Crown Hotel, Nantwich
- For other hotels with a similar name see Crown Hotel (disambiguation)
|Location||24–26 High Street, Nantwich, Cheshire, England|
|Designated||19 April 1948|
The Crown Hotel, also known as the Crown Inn, is a timber-framed, black-and-white hotel and public house located at 24–26 High Street in the town of Nantwich in Cheshire, England. The present building dates from shortly after 1583. One of three buildings in Nantwich to be listed at grade I, the listing describes the Crown Hotel as "an important late C16 building."
The existing hotel was built on the site of an earlier inn of the same name, destroyed in the Great Fire of Nantwich of 1583. This appears to have been constructed on an earlier industrial site, including a medieval tannery and an 11–12th century salt working. The area has also been speculated to have been the location of Nantwich Castle.
It has been speculated that the site, which forms a high point in the town adjacent to the river, might have been the location of Nantwich Castle, which was built before 1180. Excavations behind the Crown Hotel in 1978 found evidence of terracing, perhaps representing a platform or mound, as well as a pre-medieval ditch, which might have formed the outer bailey of the castle. Roman pottery was also found in these excavations, including Samian ware and roof tiles.
The excavations of 1978 found medieval leather shoes and numerous leather offcuts, suggesting a tannery was located on the site during this period. A D-shaped oak timber was found which might have formed part of a tanning bench, as well as wooden bowls and platters and medieval pottery. Large amounts of burnt charcoal, coal and clay dating from the early post-Medieval period were uncovered; they are believed to represent an 11–12th century salt working on the site.
The Crown was formerly the principal inn of Nantwich. Landlord Roger Crockett was murdered in a brawl on 19 December 1572, in a case that involved many of the town's gentry and was heard in the Star Chamber. The original "Crowne" was one of seven inns destroyed in the Great Fire of Nantwich of 1583. The proprietor at the time of the fire was Robert Crockett.
The present building is known to have been rebuilt shortly after the date of the fire. The cost of £313 13s 4d was the greatest of all the buildings rebuilt at that time; £240 was contributed by Crockett. The rebuilt Crown was a coaching inn on the Chester to London road. During the Civil War, the inn was used as a place of worship, while the parish church was a prison. The Duke of Monmouth dined at the Crown in 1682.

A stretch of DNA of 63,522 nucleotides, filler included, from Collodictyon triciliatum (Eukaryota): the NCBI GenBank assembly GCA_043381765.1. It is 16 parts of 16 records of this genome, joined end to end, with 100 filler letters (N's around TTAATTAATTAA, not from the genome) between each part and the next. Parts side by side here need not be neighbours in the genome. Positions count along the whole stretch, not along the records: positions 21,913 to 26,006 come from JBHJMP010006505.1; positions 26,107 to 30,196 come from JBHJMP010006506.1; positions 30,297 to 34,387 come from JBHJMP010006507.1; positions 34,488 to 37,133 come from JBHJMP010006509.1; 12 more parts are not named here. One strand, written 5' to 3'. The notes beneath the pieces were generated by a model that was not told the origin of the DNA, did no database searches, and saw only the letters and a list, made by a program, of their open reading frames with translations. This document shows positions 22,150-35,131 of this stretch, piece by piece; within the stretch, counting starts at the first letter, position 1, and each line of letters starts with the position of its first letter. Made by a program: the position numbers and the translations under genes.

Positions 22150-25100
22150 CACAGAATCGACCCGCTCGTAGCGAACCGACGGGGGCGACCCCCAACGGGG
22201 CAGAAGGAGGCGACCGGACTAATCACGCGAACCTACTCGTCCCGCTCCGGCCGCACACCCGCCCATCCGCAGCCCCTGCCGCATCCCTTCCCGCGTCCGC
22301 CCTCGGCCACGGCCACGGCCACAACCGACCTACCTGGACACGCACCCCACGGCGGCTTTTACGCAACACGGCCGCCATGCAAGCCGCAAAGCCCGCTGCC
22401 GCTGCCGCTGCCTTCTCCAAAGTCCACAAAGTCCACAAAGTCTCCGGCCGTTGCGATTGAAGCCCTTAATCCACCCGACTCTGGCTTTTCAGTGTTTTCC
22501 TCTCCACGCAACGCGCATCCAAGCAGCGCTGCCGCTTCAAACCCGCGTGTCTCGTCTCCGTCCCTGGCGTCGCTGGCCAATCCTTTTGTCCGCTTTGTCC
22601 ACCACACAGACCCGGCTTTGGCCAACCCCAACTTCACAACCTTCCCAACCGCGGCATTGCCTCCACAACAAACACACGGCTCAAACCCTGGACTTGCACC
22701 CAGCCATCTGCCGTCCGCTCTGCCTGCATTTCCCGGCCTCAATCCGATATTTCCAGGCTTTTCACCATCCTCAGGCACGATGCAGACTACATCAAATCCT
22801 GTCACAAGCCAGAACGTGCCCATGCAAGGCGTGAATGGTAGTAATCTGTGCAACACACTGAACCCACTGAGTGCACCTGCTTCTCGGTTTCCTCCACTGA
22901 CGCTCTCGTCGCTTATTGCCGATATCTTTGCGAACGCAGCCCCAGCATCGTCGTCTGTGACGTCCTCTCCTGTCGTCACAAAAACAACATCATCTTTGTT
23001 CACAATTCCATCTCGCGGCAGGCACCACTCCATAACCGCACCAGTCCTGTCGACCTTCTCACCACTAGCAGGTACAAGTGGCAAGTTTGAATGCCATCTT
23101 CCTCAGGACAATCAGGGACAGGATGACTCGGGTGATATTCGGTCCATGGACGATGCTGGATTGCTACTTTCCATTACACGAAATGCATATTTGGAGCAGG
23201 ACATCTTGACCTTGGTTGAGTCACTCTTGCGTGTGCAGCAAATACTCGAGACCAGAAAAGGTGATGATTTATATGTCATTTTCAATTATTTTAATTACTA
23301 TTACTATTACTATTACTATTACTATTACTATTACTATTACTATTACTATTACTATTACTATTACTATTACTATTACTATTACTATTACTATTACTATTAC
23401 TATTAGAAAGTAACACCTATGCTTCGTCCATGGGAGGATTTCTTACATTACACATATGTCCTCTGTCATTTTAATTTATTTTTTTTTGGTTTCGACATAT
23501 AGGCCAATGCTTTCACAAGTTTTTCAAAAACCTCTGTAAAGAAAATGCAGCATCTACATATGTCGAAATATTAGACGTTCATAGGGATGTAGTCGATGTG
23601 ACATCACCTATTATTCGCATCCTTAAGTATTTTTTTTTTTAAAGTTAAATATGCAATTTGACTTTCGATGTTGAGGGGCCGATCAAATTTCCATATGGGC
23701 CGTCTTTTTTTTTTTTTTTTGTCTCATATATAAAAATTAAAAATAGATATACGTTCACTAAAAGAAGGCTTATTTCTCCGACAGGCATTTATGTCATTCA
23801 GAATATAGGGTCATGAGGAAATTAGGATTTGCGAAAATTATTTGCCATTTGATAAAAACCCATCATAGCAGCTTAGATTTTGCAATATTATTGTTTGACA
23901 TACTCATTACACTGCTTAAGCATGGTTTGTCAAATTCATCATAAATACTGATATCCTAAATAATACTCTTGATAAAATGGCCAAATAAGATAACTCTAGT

During part of the 18th century, the inn was known as the "Crown and Sceptre". The "Crown Inn Lodge", Nantwich's second Masonic Lodge, was founded in 1794 by Sir Robert Salusbury Cotton, MP for the county of Cheshire, and presumably met at the Crown; it had 28 members in 1799. Plays were put on in the inn's assembly room until a theatre was built in the early 19th century. The Crown is described in an 1874 directory as a "Commercial Inn and Posting House", one of two in the town (the other being the Lamb Hotel on Hospital Street). The Crown was run by the Piggott family for over 30 years from the late 1870s. Thomas Piggott, landlord in 1881, was the great grandfather of well-known jockey Lester Piggott.
The Crown Hotel is a black-and-white, timber-framed and plaster three-storey building with a tiled roof. The street-facing front, described by Nikolaus Pevsner as "impressive", is flat and features close studding with a middle rail. Unlike many buildings of a similar date in the town, it lacks ornamental panelling. Each storey has small overhangs, with carved corbels (brackets). All three storeys have restored mullioned and transomed windows in oak. The second (top) floor features unusual continuous windows along the entire front.
To the left of the street front is a covered passage known as Crown Mews, which was the entrance to the inn's stables at the rear. On the left of the passage is a recessed shop front; formerly a coffee shop, as of 2009 it houses a jeweller's.
The interior is in good condition. The ground floor features an 18th-century enclosed bar and a wall panel showing the original wattle and daub construction. A large beam supported by scrollwork forms an archway to the rear, where there is an 18th-century assembly room. An iron mantrap is mounted on the wall to the rear of the archway. The second storey was originally a single gallery and was partitioned, probably in the 18th century.
As of 2009, the Crown is an eighteen-bedroom hotel and public house in the Best Western chain, with two AA stars. It has a carvery and Italian restaurant. The Crown is licensed for civil wedding ceremonies.
- English Heritage. "Coffee House Cafe Crown Inn (1330054)". National Heritage List for England. Retrieved 11 August 2012.
- McNeil Sale R. et al., pp. ?
- McNeil R. Two 12th Century Wich Houses in Nantwich, Cheshire, p. 61, Archaeology Data Service, retrieved 2008-04-01
- Lake, p. 51
- Hall, p. 105
- Pevsner & Hubbard, p. 287
- Lake, pp. 119–20
- Simpson, plate 93
- Hall, p. 167
- Nantwich town centre walk, Borough of Crewe & Nantwich, retrieved 2008-04-01
- Hall, p. 221
- Garton, p. 12
- Garton, p. 28
- Hall, p. 218
- Garton, p. 19
- Morris & Co's Directory, p. 302 (1874)
- Boyd, p. 45
- McKenna, p. 18
- Bethell, p. 204
- The Crown Hotel and Restaurant, Best Western, retrieved 2008-04-01
- Best Western Crown Hotel & Restaurant, AA, retrieved 2009-02-09
- Getting Married....places, Borough of Crewe and Nantwich, retrieved 2008-04-01
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- Simpson R. Crewe and Nantwich: A Pictorial History (Phillimore; 1991) (ISBN 0-85033-724-0)
- McNeil Sale R. et al. Archaeology in Nantwich: Crown Car Park Excavations (Bemrose Press; 1978)